Stink Bugs (Halyomorpha halys)
Quick Look Pest Stats
Color: Mottled grayish-brown
Shape: Triangular or shield
Size: 3/4″ Long
Region: Found in eastern half of U.S. and the PNW
Adult stink bugs occasionally enter homes and other structures when searching for overwintering sites in the late fall. They reemerge in early spring and become active. During these warm months, they often congregate in masses on the sides of buildings.
Adult stink bugs feed on fruits. The nymphs feed on leaves, stems and fruit. They are a serious agricultural pest that has been readily causing damage to crops. They feed on a wide array of plants including apples, apricots, Asian pears, cherries, corn, grapes, lima beans, peaches, peppers, tomatoes, and soybeans.
The smell from the stink bug has been characterized as a “pungent odor that smells like coriander.” The stink bug’s ability to emit an odor through holes in its abdomen is a defense mechanism meant to prevent it from being eaten by birds and lizards. However, simply handling the bug, injuring it, or attempting to move it can trigger it to release the odor. Stink bug populations rise because the climate in the United States is ideal for their reproduction. In optimal conditions an adult stink bug will develop within 35 to 45 days after hatching. Female stink bugs are capable of laying four hundred eggs in their lifetime.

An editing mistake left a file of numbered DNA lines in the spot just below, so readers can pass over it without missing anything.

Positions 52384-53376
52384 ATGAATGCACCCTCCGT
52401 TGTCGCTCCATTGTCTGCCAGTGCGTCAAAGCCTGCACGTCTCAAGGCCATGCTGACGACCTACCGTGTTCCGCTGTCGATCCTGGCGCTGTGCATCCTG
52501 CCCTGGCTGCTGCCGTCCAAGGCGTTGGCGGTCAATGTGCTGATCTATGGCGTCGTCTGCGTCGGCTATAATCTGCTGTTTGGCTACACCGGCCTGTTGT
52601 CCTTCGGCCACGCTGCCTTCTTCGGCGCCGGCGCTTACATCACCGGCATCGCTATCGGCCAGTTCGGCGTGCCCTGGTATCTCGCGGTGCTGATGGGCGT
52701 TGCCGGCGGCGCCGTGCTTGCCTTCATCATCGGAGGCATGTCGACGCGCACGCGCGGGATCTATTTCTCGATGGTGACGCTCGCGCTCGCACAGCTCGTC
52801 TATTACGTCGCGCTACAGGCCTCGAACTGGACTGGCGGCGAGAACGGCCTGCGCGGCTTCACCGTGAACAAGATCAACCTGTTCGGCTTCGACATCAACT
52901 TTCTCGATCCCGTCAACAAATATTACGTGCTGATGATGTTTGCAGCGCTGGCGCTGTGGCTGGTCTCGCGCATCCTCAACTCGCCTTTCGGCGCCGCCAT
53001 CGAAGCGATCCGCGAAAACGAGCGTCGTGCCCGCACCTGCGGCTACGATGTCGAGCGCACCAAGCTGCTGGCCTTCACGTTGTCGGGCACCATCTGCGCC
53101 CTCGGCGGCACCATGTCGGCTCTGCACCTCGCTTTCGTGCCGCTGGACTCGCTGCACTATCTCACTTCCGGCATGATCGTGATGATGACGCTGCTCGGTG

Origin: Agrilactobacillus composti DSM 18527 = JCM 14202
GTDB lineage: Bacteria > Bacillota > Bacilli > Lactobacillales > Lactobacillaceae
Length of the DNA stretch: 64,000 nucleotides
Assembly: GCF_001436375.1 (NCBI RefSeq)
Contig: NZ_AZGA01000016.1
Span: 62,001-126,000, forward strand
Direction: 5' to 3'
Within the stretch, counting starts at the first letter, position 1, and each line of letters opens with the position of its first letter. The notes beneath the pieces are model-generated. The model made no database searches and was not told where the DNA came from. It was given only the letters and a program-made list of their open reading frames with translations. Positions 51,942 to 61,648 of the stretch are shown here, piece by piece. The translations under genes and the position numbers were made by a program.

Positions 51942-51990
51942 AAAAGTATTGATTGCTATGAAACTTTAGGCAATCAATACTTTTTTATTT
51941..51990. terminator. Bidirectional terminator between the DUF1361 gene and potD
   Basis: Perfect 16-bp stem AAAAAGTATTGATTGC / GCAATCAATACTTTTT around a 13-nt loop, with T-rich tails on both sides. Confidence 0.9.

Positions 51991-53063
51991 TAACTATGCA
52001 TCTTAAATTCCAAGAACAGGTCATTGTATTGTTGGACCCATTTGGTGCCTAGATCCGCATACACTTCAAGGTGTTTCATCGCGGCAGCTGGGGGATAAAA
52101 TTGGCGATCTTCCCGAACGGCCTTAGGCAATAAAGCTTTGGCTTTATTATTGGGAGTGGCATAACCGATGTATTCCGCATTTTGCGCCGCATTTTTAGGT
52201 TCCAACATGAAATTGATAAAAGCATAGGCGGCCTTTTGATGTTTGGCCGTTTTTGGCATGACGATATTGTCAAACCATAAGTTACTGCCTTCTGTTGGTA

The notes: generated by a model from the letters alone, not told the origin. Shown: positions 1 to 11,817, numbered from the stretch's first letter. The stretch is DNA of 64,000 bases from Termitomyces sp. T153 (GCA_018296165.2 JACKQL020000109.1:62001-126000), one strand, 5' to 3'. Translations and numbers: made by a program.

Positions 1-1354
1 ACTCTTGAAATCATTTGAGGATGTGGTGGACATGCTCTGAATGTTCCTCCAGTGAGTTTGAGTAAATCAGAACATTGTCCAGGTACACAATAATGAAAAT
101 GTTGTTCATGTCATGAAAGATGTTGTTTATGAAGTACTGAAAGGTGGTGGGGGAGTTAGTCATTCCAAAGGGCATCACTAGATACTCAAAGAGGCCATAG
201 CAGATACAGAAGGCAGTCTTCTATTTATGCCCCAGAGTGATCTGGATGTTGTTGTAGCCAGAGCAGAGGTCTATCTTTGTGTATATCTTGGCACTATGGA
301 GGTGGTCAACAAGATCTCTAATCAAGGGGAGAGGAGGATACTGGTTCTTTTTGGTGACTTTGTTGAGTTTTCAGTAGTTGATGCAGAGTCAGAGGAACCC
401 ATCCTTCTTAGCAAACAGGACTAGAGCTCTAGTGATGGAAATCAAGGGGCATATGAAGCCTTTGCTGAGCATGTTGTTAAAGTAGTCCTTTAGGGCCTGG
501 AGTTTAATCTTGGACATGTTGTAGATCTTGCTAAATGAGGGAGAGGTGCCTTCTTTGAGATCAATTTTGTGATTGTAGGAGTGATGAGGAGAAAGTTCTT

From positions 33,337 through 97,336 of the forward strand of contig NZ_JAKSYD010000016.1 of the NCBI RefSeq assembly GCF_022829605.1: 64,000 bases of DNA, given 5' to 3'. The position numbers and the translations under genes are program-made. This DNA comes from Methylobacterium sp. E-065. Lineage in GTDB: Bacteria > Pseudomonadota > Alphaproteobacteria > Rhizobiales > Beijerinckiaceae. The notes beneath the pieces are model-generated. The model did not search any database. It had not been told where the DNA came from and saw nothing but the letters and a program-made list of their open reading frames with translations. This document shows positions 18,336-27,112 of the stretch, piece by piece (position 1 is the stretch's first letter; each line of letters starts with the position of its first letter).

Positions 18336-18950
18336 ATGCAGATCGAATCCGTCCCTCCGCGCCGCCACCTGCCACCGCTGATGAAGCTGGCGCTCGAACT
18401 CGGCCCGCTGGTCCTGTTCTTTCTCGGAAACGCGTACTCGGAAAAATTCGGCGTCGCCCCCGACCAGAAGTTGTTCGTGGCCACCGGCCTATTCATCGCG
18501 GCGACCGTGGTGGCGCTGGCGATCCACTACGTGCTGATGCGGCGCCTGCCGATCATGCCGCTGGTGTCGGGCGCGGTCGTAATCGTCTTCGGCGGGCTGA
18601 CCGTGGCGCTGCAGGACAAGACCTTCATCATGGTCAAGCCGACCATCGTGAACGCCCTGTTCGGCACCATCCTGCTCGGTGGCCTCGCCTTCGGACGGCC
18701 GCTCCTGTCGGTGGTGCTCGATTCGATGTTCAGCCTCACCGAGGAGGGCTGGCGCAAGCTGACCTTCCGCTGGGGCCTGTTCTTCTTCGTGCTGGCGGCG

Stink bugs have the potential to spread throughout the country, which could be harmful to the agricultural industry, as they destroy crops. Although stink bugs are not known to bite humans, their tendency to invade homes in high numbers can be a nuisance.
To prevent stink bugs from entering homes and buildings, seal cracks around windows, doors, siding, utility pipes, behind chimneys, and underneath the wood fascia and other openings. Use a good quality silicone or silicone-latex caulk. Damaged screens on doors and windows should be repaired or replaced.